Tim Shank's dogs have implanted GPS chips in case they get lost. Now, he has a chip of his own.
"This is an NFC chip, so it's similar to what phones have nowadays," he told CBS News of the chip inside him.
The Minnesota software engineer had a small incision made in his finger so the tiny chip, which emits low frequencies, could be inserted inside. He programmed the chip to open his smart lock at home and control his smartphone.
"It turned off my ringer," Shank showed off.
Krissy Heishman, from Dallas, has one, too.
"It's just like a little glass bead about the size of a tiny grain of rice," she said. She uses hers instead of a key card at work.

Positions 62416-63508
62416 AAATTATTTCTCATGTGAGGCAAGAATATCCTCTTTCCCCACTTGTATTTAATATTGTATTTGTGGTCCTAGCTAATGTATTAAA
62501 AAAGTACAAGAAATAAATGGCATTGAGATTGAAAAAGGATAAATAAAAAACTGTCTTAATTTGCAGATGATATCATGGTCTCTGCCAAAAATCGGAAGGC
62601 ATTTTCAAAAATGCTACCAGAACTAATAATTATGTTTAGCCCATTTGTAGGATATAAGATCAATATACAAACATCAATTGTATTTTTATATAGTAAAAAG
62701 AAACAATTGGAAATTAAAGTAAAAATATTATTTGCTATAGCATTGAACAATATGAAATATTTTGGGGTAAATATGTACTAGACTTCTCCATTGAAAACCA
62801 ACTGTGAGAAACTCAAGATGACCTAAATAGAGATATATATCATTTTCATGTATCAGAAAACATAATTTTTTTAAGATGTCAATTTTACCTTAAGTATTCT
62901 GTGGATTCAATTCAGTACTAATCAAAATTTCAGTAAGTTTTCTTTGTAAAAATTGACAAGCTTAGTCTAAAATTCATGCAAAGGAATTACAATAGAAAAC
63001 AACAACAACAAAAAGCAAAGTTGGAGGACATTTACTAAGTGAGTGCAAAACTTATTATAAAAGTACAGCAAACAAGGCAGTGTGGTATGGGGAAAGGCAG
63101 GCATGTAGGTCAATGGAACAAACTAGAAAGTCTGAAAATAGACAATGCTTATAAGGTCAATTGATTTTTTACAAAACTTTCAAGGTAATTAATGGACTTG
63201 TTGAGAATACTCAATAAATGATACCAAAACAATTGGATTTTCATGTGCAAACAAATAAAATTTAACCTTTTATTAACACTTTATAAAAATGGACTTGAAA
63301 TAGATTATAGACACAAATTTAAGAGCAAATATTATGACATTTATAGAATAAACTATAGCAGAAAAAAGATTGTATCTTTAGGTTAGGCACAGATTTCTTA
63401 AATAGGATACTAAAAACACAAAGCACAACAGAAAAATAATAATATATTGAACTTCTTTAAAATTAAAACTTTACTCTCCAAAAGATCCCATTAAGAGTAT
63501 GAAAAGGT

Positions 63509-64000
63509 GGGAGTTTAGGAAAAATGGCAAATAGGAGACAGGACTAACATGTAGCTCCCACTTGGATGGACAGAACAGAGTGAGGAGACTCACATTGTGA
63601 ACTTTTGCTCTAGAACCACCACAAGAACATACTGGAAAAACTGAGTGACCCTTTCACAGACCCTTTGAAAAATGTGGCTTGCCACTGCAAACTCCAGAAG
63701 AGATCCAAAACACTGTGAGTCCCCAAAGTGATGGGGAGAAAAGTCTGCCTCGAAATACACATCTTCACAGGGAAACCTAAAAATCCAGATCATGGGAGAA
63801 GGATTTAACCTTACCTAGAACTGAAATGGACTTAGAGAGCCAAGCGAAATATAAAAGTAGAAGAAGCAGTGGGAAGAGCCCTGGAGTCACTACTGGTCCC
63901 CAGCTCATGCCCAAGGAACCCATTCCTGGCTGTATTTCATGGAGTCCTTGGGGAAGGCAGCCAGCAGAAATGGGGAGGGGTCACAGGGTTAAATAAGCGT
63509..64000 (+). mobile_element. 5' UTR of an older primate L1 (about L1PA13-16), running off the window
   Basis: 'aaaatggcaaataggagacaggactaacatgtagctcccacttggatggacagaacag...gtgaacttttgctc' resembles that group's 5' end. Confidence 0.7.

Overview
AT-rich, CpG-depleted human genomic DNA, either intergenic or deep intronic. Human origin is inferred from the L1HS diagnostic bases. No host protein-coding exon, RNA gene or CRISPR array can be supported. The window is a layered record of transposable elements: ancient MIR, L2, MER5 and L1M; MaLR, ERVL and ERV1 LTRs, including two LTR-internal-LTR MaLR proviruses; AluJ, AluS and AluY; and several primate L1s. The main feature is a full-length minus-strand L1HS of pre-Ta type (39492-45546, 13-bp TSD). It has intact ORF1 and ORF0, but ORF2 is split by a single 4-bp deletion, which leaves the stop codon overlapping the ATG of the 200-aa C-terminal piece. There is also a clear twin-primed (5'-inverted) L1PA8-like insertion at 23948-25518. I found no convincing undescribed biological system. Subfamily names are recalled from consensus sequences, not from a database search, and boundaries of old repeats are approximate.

The online company Dangerous Things sells the device and an injection kit for $57, but the implants aren't being done in a doctor's office. Instead, tattoo and piercing shops in several parts of the country are performing the procedure.
"We're doing the procedure start to finish, just like we would do an earring or a nose ring [or] a belly button ring. It's just a little piece of glass," Ryan Mills of Skin Art Gallery said.
There's always a risk for infection if the procedure isn't done properly. On its site, Dangerous Things warns customers: "This device has not been tested or certified by any regulatory agency for implementation or use inside the human body. Use of this device is strictly at your own risk."
"Most of our customers know what they're doing and they understand the risk," Amal Graffstra of Dangerous Things said.